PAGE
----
For the Love of History (and other interesting tidbits)

Best of History Websites

Whenever I’m in research mode I use a variety of sources. If I can’t find exactly what I need in the history books on my shelves, I turn to the Internet. Sometimes specific searches yield zero hits because the historical documents haven’t been transcribed and uploaded. Today, I simply typed “history” into the google search field  and this site came up. I’ve hit the mother lode!


David Rumsey Historical Map Collection: Mapping the Heavens in 1693

I adore ancient maps and use them extensively to decide where my characters would’ve lived and traveled. I found David Rumsey’s site several years ago when I needed a detailed view of Georgian London. Many place names have changed several times over the centuries or completely disappeared. I want to refer to these cities, villages, and localities as they would’ve been in the era in which I’m writing. David Rumsey’s historical map collection has over 33,000 images, many of which are zoom-enabled.


from History Ink

The Life of a Civil War Era Army Laundress – by Jennifer Jakes

You wouldn’t believe how many steps/days it took to do one garment. 😐

I’ll go kiss my washer and dryer now.


RJ Ellory: detected, crime writer who faked his own glowing reviews

Ellory, whose real name is Roger Jon Ellory, also attacked his rival authors, including Mark Billingham and Stuart MacBride, under the same assumed identities, in a series of withering posts.

I don’t understand why? Why would he consider someone else who writes in his genre a rival? Are readers not capable of reading more than one book per year? That’s about how long it takes an author to put out another one. I, personally, can read 3 or more per week when I’m in a voracious reading mood.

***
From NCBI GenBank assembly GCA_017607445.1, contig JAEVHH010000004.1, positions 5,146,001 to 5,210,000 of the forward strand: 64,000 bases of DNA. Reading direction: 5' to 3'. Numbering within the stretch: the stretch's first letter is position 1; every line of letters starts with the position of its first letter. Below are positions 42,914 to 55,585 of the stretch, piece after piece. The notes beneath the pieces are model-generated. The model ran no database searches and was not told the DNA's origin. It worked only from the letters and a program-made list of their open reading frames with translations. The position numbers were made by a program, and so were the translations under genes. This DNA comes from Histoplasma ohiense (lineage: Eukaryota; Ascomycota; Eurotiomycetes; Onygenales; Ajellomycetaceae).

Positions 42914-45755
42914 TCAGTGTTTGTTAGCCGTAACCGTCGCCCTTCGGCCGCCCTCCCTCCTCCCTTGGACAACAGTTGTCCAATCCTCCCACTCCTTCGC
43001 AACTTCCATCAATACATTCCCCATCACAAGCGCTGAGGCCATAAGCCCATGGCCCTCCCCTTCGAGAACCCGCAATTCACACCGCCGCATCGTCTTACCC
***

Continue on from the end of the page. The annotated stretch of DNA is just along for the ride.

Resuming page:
Cool new tool: Kindle Sales Calculator

Input your current sales rank and it displays your estimated sales per day.


from New York Times ~ posted June 21, 2012 ~

Reading and Guilty Pleasure


“… Sometimes the attention is misplaced, and the high-powered analysis is more a matter of reading into the text than extracting from it.  But the sign of a superior text of whatever genre is its ability to continue rewarding—with pleasure—those who work to uncover its riches.”
Good food for thought.

 Louisville Author Spotlight welcomes Sue Grafton

August 7, 2012


First she said this about critics of her work:
I think we’d all be well-advised to ignore the opinions of others. There’s always someone who wants to tear you down.
Then she said this about the work of others:
…that a ‘wannabe’ assumes it’s all so easy s/he can put out a ‘published novel’ without bothering to read, study, or do the research. Learning to construct a narrative and create character, learning to balance pace, description, exposition, and dialogue takes a long time. This is not an quick do-it-yourself home project. Self-publishing is a short cut and I don’t believe in short cuts when it comes to the arts. I compare self-publishing to a student managing to conquer Five Easy Pieces on the piano and then wondering if s/he’s ready to be booked into Carnegie Hall.
Seriously? She really said that? I hate blanket statements. The rebuttals to Ms. Grafton’s interview answers were spot on.
Apparently old news, yet cool enough to share:
Do you go through reams of printer paper? As a writer, I go through mass quantities. I’m not sure this would be a big hit with my family though. 😉

The Japanese company Oriental has come up with a machine by the name of ‘White Goat’ recently. It is an innovative machine that converts your wasted office paper into toilet paper in about 30minutes. After you put about 40sheeets of paper into the machine, ‘White Goat’ will then shredder the paper, dissolve it in the water, thin the paper out, and then dry it into toilet sheets. Merely costing $0.11 to churn out one toilet roll, claimed by the company, the machine will save up to 60 cedar trees every year. The cool machine is expected to hit the market in Japan this summer, at a price of $100,000.


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